About half an hour into the decent, the Emerald Lakes emerge through the fog and provide a nice lunch spot after a hunger inducing climb. Minerals that seep in from nearby thermal areas give the water its greenstone hue, but don’t be tempted to take a sip OR a dip. The entire area is sacred to the Maori people so don’t be ‘that guy’.

View of geyser from Ketatahi Hut Tongaririo Alpiine Crossing

Golden tussocks line the path from the lakes to Ketetahi Hut. The view from here provides a stark reminder of the volcanic activity in the area. The three nearby volcanoes are highly active but far enough from the track that won’t actually see any lava. If you do, run. What you will find in abundance is solidified lava flows, steaming vents and near-boiling sulphur springs.

The track ends in a verdant wooded forest, making you almost forget the strange alpine landscape you just tramped through. If you’ve organise a round-trip bus ticket with a local tour company, this is where your driver will pick you up. Don’t forget to empty the rubble our of your shoes before you get onboard.

End forest section of Tongariro Crossing

A few tips

1. Bathrooms are basic and it’s BYO toilet paper. Take a packet of tissues unless you want to practice your shimmy.

2. For purposes of conservation and convenience, it is highly recommended that you book a return shuttle from a nearby town. The carpark has limited spaces and unless you want to walk ALL the way back to the beginning, it’s best to let someone else do the driving. A full list of shuttle operators can be found here.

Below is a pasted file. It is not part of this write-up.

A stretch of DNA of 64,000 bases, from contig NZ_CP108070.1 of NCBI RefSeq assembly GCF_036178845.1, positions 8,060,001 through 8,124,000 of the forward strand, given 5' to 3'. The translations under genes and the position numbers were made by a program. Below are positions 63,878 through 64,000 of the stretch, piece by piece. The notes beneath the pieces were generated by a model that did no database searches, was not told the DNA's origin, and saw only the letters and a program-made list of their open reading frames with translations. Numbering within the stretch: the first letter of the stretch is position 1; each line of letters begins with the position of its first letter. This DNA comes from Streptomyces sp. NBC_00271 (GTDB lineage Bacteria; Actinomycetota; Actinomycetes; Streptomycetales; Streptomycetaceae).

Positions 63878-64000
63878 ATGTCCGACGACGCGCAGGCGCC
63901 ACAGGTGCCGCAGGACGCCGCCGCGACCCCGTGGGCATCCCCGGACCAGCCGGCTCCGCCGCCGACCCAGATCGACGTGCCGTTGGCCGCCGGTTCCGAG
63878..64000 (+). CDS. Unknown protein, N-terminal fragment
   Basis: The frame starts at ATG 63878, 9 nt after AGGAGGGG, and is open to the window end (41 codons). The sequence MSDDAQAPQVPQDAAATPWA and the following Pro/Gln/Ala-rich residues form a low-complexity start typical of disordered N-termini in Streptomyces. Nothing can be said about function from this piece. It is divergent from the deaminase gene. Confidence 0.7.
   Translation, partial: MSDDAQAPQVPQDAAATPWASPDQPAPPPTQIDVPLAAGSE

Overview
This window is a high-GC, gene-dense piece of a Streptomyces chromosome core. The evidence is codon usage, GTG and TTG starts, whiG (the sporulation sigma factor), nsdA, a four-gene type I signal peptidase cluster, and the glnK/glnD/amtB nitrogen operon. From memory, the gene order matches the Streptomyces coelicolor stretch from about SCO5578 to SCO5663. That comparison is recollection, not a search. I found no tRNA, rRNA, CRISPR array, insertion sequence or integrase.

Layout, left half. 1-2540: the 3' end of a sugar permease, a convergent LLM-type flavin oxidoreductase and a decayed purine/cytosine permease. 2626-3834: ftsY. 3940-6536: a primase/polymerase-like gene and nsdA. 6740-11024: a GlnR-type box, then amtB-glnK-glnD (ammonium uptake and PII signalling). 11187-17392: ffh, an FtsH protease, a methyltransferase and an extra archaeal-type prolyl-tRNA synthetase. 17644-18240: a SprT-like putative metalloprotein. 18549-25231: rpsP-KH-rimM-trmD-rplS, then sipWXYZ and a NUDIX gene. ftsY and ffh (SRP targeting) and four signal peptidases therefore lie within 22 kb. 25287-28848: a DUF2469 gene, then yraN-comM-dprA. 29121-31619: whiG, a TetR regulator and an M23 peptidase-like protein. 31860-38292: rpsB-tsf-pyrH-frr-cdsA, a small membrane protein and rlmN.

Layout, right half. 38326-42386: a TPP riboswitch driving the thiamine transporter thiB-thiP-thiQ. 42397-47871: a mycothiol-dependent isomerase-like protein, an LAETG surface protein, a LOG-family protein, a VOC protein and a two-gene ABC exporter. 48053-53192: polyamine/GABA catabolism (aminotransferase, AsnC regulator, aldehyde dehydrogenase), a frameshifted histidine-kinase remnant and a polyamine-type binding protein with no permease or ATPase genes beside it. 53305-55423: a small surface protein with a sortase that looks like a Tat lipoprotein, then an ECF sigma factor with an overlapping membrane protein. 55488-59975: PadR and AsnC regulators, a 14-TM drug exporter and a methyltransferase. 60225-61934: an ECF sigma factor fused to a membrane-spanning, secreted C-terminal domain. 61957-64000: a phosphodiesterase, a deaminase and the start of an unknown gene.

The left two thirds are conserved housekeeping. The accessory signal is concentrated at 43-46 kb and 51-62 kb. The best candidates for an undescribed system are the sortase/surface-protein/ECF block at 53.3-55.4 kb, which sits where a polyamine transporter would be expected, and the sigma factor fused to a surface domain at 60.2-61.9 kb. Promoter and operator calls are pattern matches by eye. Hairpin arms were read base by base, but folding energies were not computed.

3. Book at least one night’s accommodation either side of your hike. The surrounding towns of Whakapapa, National Park Village, Turangi, Taupo and Ohakune have loads of accommodation but it’s best to book in advance during summer months or if you’re travelling with a group.

4. It’s not called the Tongariro Alpine Crossing for nothing. The weather conditions can be unpredictable and extreme on both ends of the thermometer. Wear a few layers so you can strip off when it gets hot and rug up as you work your way up into the clouds.

If there’s one thing that is essential during the colder months, it’s a rain-proof jacket. I had the delightful experience of having my baggage lost on the flight to the North Island so all the hiking gear I’d packed was useless. Luckily, everything you need can be hired from nearby towns or, in most cases, from your shuttle operator. I grabbed a parka from my driver as I jumped off the bus. Considering the miserable weather, it was the best $20 I’ve ever spent.

5. The hike takes between 5 – 8 hours. Don’t rush. Pretend to stop and take photos so you can catch your breath. But actually do stop and take photos.

6. SNACKS. Pack enough food and water for the entire day. 1.5 litres at the very least! Climbing volcanic mountain is thirsty work. And make sure you take all of your rubbish with you.

Visit the official website for a detailed map of the hike, updates on volcanic activity and weather reports.

So, are you up for the challenge?


This story was originally published on Familytravel.com.au